Let us know in the comments about your Scalar and Omeka experiences! Which do you prefer and why?

Further Reading:
Omeka Libguide: http://guides.library.illinois.edu/omeka
Scalar Libguide: http://guides.library.illinois.edu/scalar

Sources:

“Alliance for Networking Visual Culture » Overview.” Accessed October 12, 2016. http://scalar.usc.edu/features/overview/.
Marcotte, Alison and Alex Villanueva. “Red Cross Work on Mutilés, At Paris (1918).” SourceLab Prototype Series 1, no. 1 (2015). http://scalar.usc.edu/works/red-cross-work-1918/index.
“Image of Research” Accessed October 12, 2016.  http://imageofresearch.omeka.net/

Introducing Sara Benson, Copyright Librarian & Assistant Professor, Scholarly Communications and Publishing Unit

Sara

Today we’re welcoming Sara Benson as a Scholarly Commons affiliate. While Sara has been at the University of Illinois for over ten years, she joined the library staff this August as our Copyright Librarian & Assistant Professor in the Scholarly Communications and Publishing Unit. Keep reading to get to know Sara.


What is your background education and work experience?

I am a lawyer with ten years of experience teaching at the law school level at the University of Illinois College of Law. Prior to joining the College of Law, I worked both in a large international law firm and a small boutique non-profit law firm.

What led you to this field?

When people turn forty, they examine their life and their career goals. The same was true for me. I decided to add to my existing legal knowledge by joining the MLIS program at the iSchool part-time.Through the iSchool, I learned that I could combine my passion for the law with my new love of librarianship by working as a Copyright Librarian—and here I am!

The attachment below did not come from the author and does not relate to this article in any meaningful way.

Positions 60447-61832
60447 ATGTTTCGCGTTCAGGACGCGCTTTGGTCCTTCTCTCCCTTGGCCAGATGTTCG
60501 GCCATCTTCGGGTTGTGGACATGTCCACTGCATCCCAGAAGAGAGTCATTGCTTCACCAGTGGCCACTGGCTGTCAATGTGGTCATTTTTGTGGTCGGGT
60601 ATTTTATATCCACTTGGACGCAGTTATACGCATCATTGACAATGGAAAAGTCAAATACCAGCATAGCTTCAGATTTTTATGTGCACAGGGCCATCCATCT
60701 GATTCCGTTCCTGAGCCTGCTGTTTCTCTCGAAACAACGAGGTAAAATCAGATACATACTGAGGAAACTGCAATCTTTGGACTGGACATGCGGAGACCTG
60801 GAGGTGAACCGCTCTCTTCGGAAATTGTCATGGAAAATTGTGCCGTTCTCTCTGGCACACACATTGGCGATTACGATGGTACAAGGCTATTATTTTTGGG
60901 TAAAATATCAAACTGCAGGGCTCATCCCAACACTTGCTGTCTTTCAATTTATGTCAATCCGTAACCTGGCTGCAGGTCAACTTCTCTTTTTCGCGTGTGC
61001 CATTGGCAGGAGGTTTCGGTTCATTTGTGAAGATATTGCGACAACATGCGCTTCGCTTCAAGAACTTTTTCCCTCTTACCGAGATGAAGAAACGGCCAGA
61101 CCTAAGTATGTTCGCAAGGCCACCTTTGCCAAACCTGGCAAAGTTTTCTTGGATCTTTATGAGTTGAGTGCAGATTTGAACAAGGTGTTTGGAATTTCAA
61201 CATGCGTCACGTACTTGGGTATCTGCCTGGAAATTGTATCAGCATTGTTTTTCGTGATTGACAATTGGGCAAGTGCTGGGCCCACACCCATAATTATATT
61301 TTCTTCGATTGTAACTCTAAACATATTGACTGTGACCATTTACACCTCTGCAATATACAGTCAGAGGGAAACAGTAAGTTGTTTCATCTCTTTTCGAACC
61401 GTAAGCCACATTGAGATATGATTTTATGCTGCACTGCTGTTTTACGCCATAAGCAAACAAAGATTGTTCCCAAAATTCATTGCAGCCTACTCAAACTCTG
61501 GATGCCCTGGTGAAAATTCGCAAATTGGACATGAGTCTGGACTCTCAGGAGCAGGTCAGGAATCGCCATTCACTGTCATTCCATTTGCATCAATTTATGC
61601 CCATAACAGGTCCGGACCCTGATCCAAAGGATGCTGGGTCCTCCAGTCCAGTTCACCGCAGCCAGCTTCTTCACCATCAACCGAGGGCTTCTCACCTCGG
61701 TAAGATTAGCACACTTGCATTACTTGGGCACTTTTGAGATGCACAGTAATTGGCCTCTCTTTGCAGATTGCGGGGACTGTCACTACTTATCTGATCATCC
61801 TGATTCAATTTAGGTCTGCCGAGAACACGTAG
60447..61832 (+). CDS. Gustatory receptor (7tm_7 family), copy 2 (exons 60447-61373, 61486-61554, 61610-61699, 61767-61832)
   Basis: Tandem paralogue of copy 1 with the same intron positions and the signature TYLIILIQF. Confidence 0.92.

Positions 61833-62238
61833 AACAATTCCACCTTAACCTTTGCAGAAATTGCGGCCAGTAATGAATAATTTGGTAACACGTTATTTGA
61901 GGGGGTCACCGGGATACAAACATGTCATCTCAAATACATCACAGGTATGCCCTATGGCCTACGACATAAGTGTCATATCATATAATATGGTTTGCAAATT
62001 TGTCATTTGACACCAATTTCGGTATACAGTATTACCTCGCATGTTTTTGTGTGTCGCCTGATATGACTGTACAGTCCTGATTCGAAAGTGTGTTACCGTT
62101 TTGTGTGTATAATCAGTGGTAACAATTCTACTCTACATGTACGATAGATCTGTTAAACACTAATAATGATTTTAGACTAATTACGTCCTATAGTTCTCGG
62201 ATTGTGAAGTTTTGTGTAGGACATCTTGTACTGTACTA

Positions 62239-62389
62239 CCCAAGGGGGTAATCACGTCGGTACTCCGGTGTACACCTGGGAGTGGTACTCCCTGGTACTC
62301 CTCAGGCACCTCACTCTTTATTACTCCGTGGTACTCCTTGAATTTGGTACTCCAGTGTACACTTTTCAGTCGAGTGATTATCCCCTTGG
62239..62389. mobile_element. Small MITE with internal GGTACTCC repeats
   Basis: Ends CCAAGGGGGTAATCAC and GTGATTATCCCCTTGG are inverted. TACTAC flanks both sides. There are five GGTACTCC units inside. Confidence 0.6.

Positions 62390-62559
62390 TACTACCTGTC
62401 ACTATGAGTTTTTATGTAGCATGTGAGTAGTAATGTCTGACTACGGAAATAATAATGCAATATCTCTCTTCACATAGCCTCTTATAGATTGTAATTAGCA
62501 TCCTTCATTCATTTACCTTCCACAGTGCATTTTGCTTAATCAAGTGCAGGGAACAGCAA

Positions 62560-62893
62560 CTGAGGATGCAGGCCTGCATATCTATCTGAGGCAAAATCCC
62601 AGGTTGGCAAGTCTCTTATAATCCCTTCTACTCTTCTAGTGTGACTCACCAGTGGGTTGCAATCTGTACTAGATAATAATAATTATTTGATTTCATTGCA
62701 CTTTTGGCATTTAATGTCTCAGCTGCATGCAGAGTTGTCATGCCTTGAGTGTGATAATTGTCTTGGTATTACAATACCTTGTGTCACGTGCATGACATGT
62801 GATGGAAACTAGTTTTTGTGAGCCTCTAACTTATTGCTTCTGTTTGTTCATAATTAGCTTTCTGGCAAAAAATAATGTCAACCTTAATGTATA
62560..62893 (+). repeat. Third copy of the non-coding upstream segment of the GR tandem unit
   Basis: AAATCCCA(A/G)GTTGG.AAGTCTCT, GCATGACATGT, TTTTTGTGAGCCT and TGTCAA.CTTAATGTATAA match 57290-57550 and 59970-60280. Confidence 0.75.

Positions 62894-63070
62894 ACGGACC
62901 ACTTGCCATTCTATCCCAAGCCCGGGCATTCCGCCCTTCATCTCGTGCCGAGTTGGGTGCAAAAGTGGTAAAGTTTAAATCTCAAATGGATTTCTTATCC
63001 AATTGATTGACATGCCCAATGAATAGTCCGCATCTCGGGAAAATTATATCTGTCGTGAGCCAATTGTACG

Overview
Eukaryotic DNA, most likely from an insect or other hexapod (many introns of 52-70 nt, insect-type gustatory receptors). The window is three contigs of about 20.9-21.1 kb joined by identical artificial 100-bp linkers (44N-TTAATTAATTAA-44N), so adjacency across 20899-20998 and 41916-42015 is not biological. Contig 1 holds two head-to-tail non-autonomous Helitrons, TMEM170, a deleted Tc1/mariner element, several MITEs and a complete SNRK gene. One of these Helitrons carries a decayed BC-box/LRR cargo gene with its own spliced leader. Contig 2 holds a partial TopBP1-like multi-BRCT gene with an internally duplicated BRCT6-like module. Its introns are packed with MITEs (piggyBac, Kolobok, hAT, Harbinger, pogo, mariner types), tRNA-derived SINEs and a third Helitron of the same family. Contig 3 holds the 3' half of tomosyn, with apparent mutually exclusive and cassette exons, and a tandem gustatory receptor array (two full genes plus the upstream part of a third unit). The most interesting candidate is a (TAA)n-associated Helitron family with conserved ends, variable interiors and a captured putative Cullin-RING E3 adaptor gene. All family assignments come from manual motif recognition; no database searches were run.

What is your research agenda?
Right now I am working on a large-scale project to study the effectiveness of fair use training on librarians. I believe that fair use can and should be taught to librarians and, despite the fact that it is a complicated area of the law, I think librarians can digest and apply the information in their everyday jobs. Thus, I am currently working on a study to test the outcome of a fair use training session for librarians.
Do you have any favorite work-related duties?
Yes. I already love helping to provide guidance to researchers, students, and scholars about copyright related information. I helped secure the right to film an Indian film at the Tagore Festival and the patron I assisted invited me to take part in the festivities. So, already I am receiving such positive results and feedback, which makes my job a pure joy.
What are some of your favorite underutilized resources that you would recommend to researchers?
I think fair use is not utilized enough in research and teaching as a whole to justify transformative aspects of our jobs as professors and scholars. I think we (as a University) should take advantage of the fair use defense to the full extent of the law.
If you could recommend only one book to beginning researchers in your field, what would you recommend?

I would recommend Kevin L. Smith’s book titled: “Owning and Using Scholarship: An IP Handbook for Teachers and Researchers.” I just read it over the summer prior to beginning my position and it is invaluable.